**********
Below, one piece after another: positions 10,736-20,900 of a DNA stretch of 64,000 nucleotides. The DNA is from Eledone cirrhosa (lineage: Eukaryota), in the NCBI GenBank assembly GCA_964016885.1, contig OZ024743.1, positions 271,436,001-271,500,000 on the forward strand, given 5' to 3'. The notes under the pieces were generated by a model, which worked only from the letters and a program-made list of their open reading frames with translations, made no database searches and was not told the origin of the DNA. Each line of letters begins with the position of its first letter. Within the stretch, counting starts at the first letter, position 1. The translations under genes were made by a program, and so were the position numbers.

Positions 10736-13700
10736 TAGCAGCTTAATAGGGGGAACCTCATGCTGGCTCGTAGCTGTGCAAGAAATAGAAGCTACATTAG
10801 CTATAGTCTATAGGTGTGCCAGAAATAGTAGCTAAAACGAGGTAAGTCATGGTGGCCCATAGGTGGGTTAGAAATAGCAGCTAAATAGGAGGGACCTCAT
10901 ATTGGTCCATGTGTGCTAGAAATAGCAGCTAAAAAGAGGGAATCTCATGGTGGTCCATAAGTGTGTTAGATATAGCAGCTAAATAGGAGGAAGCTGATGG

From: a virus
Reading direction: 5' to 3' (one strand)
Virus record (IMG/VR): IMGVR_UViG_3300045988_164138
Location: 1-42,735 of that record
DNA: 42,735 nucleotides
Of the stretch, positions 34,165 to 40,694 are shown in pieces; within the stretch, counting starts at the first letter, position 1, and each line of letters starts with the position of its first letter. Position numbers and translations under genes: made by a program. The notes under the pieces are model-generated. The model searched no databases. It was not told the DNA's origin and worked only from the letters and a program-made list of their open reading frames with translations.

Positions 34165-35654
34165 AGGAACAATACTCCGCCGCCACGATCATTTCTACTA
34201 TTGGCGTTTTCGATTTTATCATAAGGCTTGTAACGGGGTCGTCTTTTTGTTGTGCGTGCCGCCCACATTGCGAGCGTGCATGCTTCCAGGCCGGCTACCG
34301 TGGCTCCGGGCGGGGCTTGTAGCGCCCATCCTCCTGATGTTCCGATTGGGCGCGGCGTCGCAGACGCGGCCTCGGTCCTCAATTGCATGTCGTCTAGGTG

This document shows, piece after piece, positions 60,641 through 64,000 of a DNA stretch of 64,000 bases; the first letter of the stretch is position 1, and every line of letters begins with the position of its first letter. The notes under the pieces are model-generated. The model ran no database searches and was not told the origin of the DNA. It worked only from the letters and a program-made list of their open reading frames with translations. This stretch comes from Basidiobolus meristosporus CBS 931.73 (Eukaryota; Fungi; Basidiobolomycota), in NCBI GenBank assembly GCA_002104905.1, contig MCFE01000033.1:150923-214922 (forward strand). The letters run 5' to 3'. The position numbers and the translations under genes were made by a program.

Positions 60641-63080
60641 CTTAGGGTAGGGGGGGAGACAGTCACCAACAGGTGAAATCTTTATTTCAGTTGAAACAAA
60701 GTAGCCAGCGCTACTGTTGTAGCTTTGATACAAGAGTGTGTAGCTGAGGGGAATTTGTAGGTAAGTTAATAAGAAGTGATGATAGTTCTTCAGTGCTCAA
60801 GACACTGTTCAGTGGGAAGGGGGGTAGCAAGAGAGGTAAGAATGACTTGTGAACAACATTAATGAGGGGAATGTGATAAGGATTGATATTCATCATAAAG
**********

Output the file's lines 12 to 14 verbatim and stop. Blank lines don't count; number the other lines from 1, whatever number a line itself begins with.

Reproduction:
Positions 34165-35654
34165 AGGAACAATACTCCGCCGCCACGATCATTTCTACTA
34201 TTGGCGTTTTCGATTTTATCATAAGGCTTGTAACGGGGTCGTCTTTTTGTTGTGCGTGCCGCCCACATTGCGAGCGTGCATGCTTCCAGGCCGGCTACCG